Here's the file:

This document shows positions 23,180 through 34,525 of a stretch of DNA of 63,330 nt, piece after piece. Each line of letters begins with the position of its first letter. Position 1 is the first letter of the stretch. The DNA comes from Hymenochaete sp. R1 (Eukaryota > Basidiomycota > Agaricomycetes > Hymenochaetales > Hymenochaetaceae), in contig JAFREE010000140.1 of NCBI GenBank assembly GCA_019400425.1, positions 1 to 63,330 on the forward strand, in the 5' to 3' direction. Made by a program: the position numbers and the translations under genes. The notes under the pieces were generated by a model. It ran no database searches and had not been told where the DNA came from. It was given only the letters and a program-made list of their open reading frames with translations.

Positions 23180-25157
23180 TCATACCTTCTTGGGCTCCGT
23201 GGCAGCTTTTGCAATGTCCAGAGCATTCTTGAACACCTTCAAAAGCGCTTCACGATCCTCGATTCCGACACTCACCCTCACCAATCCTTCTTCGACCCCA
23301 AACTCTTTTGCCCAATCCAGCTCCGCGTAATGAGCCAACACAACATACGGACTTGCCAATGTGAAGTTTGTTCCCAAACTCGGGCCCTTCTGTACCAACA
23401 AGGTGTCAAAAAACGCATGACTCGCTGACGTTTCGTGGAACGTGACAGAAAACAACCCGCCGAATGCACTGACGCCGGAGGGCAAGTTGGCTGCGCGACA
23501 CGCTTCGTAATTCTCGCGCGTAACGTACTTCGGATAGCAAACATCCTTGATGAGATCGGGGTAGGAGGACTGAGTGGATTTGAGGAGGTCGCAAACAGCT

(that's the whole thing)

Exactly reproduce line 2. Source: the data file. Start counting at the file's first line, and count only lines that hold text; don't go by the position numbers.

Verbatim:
Positions 23180-25157